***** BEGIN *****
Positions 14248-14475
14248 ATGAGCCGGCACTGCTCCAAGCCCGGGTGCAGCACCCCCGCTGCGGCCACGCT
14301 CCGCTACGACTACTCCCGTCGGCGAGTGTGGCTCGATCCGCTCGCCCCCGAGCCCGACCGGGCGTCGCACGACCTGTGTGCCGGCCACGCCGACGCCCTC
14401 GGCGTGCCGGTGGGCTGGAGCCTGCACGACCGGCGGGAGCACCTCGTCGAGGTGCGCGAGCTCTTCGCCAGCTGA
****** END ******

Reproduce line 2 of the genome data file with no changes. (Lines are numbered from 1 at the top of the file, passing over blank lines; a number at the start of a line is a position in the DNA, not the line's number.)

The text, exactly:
14248 ATGAGCCGGCACTGCTCCAAGCCCGGGTGCAGCACCCCCGCTGCGGCCACGCT